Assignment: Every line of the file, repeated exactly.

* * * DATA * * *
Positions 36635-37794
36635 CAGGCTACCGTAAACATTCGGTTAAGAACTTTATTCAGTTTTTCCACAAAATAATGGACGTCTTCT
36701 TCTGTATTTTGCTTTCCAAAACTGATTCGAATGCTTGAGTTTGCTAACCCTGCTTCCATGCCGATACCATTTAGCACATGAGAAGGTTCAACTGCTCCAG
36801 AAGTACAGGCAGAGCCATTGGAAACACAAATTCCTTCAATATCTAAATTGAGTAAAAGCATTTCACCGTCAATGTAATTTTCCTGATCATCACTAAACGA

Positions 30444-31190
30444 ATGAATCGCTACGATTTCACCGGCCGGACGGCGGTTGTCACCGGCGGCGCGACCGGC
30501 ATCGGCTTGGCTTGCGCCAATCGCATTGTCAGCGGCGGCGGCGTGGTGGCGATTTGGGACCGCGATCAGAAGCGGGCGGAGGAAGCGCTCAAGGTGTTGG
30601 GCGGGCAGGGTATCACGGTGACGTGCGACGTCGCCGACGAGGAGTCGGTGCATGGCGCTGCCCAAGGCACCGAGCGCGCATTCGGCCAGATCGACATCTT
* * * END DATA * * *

Positions 36635-37794
36635 CAGGCTACCGTAAACATTCGGTTAAGAACTTTATTCAGTTTTTCCACAAAATAATGGACGTCTTCT
36701 TCTGTATTTTGCTTTCCAAAACTGATTCGAATGCTTGAGTTTGCTAACCCTGCTTCCATGCCGATACCATTTAGCACATGAGAAGGTTCAACTGCTCCAG
36801 AAGTACAGGCAGAGCCATTGGAAACACAAATTCCTTCAATATCTAAATTGAGTAAAAGCATTTCACCGTCAATGTAATTTTCCTGATCATCACTAAACGA

Positions 30444-31190
30444 ATGAATCGCTACGATTTCACCGGCCGGACGGCGGTTGTCACCGGCGGCGCGACCGGC
30501 ATCGGCTTGGCTTGCGCCAATCGCATTGTCAGCGGCGGCGGCGTGGTGGCGATTTGGGACCGCGATCAGAAGCGGGCGGAGGAAGCGCTCAAGGTGTTGG
30601 GCGGGCAGGGTATCACGGTGACGTGCGACGTCGCCGACGAGGAGTCGGTGCATGGCGCTGCCCAAGGCACCGAGCGCGCATTCGGCCAGATCGACATCTT